HHS Consumer Health IT Summit power-charged for progress

By Diana Manos
11:25 PM

Sept. 12 was a big day for healthcare IT. Federal officials hosted a consumer health IT summit, jam-packed with new initiatives to advance HIT. The event was charged with a wave of energy toward grass roots change, specifically supporting patient-centered care.

The summit, held at the Department of Health and Human Services in Washington, D.C. was part of the Sixth National Health IT Week, a collaborative event hosted by the Health Information and Management Systems Society.

Obama declares National Health IT Week, Sept. 11-16

President Barack Obama proclaimed   on Monday, in conjunction with the summit, that Sept. 11-16 would officially be federally recognized as National Health IT week going forward.

Farzad Mostashari, MD, the National Coordinator for Health Information Technology, who moderated the summit, emphasized the new exciting times healthcare IT now faces. "It now costs nearly nothing to share ideas instantaneously with anyone, anywhere," he said. "This is changing our world, and healthcare."

 "Patients have that right to access their health information," Mostashari added. "We are here today to make it easy for them to have that right."

 Sebelius reports 80,000 providers signed up for MU

HHS Secretary Kathleen Sebelius said healthcare IT will allow Americans to be part of their own healthcare. "I want to welcome you all to the conversation," she told the audience.

Sebelius reported that progress is moving rapidly, with 80,000 providers signed up to receive incentives for the meaningful use of electronic health records as of this week.

Seventy percent of the physicians targeted by the regional extension centers (RECs) a federal program to help guide providers in adopting healthcare IT have signed on for help. Rural states have been particularly eager to work with the RECs, Sebelius said, with Nebraska showing nearly every provider signed on.

 "The potential for patients in this change is enormous," she added.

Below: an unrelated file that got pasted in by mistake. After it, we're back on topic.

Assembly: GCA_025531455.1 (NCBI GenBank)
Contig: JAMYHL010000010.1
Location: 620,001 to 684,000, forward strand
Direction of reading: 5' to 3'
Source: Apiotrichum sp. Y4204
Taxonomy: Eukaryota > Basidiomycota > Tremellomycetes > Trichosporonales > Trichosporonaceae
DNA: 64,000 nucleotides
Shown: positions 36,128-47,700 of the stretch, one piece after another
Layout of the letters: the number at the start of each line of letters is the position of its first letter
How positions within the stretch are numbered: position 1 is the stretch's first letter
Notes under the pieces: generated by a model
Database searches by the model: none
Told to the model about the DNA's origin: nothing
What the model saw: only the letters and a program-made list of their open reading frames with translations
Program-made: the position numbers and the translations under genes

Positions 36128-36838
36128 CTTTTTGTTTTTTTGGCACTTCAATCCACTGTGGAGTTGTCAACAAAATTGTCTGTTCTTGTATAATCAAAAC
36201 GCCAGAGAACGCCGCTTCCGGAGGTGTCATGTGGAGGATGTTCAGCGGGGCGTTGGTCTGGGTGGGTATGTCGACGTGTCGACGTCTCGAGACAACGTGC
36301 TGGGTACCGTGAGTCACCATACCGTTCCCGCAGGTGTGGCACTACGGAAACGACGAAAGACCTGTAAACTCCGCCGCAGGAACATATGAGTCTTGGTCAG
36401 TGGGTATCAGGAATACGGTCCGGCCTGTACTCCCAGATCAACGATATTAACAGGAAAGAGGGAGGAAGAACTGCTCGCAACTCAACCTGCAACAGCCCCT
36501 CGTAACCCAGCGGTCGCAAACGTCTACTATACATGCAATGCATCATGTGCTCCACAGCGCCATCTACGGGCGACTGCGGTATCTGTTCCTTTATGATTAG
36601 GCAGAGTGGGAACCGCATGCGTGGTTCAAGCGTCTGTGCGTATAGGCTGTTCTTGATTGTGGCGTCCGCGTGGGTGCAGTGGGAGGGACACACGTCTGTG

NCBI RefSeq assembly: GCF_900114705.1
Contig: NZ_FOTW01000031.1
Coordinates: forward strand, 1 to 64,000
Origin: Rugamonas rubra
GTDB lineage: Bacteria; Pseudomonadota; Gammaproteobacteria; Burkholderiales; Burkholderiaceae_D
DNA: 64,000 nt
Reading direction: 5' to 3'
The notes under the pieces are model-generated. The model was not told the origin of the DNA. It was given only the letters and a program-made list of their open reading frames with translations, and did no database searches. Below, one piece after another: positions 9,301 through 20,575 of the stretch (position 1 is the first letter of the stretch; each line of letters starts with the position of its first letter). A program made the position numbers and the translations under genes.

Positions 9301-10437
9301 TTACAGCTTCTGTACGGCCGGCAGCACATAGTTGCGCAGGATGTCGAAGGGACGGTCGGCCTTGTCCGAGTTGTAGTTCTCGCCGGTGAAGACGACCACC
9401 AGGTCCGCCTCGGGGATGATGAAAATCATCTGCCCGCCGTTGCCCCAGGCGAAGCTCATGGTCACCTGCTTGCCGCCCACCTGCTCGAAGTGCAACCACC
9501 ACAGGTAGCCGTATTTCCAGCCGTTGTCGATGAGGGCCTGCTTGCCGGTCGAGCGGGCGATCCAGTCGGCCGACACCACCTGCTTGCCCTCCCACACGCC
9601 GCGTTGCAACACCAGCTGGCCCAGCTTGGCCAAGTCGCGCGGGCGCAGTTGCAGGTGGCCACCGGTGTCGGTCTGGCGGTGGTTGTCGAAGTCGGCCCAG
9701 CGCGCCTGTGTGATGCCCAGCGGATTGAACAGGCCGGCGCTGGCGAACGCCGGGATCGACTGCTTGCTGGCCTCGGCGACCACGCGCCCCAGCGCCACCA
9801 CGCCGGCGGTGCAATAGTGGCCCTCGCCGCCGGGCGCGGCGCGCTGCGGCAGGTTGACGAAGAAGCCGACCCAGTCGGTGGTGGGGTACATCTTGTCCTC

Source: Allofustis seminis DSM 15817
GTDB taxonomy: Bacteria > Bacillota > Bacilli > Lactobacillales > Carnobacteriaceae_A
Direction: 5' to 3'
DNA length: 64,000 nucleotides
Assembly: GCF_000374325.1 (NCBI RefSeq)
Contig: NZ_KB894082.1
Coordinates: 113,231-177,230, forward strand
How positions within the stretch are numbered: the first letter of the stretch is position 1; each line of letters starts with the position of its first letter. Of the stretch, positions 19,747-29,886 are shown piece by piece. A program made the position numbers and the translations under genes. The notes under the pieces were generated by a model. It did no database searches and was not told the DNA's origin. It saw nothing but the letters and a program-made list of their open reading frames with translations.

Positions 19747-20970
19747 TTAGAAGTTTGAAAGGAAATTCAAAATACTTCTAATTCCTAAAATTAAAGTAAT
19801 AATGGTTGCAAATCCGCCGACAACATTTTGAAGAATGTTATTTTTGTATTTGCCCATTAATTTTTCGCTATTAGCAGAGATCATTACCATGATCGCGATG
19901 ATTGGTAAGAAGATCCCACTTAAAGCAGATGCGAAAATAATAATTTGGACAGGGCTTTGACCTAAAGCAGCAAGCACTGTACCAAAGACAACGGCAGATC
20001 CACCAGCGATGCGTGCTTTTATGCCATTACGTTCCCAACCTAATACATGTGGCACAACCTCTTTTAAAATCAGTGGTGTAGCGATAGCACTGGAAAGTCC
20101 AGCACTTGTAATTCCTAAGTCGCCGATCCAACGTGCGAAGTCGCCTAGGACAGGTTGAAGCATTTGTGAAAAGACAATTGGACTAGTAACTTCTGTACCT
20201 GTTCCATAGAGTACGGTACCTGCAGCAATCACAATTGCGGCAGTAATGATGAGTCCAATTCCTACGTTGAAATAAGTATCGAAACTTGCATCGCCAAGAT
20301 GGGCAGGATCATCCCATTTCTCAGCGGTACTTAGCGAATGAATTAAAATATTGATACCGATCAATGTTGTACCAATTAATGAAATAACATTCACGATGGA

HHS proposes to allow patients direct access to lab results

As part of that change, HHS released a proposed rule on Monday that would allow patients access to their lab results directly from the lab.

 "That's a big deal," Sebelius said, because every year many test results never get to the patient. She added that keeping the information secure will be paramount.

Patients have the right to access their EHR, civil rights official says

Federal leaders emphasized the importance of getting patients involved in their own care, starting with access to electronic health records.

 "Patients are the most underutilized resource for healthcare," Mostashari said.

Don Berwick, MD, CMS administrator, asked: "Why would we not use all the knowledge available? Why would we waste a bit of it?" Patients are the experts of their own healthcare, and doctors are the coaches, he added. "Caregivers are the guests in [patients'] lives," he said.

Mostashari said ONC has heard some reservations on the part of some physicians to give patients access to their electronic medical records.

Leon Rodriquez, director of the HHS Office of Civil clarified the situation. "Patient can have access to their records, under HIPAA," he said.

 Blue Button gains widespread support

Federal officials also announced that the Blue Button program  launched by the Veterans Health Administration, is now going mainstream. It has extended its reach beyond the VA and is now supported by healthcare providers and health plans, with availability already extended to millions of Americans.

The Obama Administration announced the Blue Button capability in August 2010. It was developed by CMS, the Department of Veterans Affairs, the Department of Defense and the Markle Foundation. 

With the click of a blue button, users of the program can share a simple version of their healthcare information with trusted parties.

The U.S. Chief Technology Officer Aneesh Chopra and HHS Chief Technology Officer Todd Park named the current sponsors of Blue Button, which included Kaiser Permanente, McKesson, Microsoft Healthvault, Aetna, United Health Group, the state of Indiana and others.

After the announcement, Chopra chanted, "Grassroots change!"

"I'm proud of Blue Button Initiative," Berwick said. "It is an iconic wonderful idea. The Blue Button isn't just valuable, it's magic. It's the open sesame button that will open the door to a whole new level of care."

Peter Levin, senior advisor and CTO for Veteran Affairs, said the Blue Button is not a full comprehensive medical record, "but it's infinitely better than nothing at all."

He called the Blue Button "a liquid, liberated model that puts patients at the center."

Patient privacy rights activists were not represented among the speakers at the summit. 

ONC releases standardized notice for PHR vendors

Mostashari also announced the release of a new PHR model privacy notice, already embraced by Microsoft, Dossia and NoMoreClipboard.

The model is intended to be a tool to allow PHR vendors to share their privacy policies in an understandable, uniform way for consumers, he said. "It is a Web-based approach that can reinforce consumer trust," he said. The model was developed by HHS with the FTC.

[See related articles: Fall brings health IT activity to Washington, Mostashari to providers: MU is not about 'hoop jumping'.]

Follow Diana Manos on Twitter @DManos_IT_News.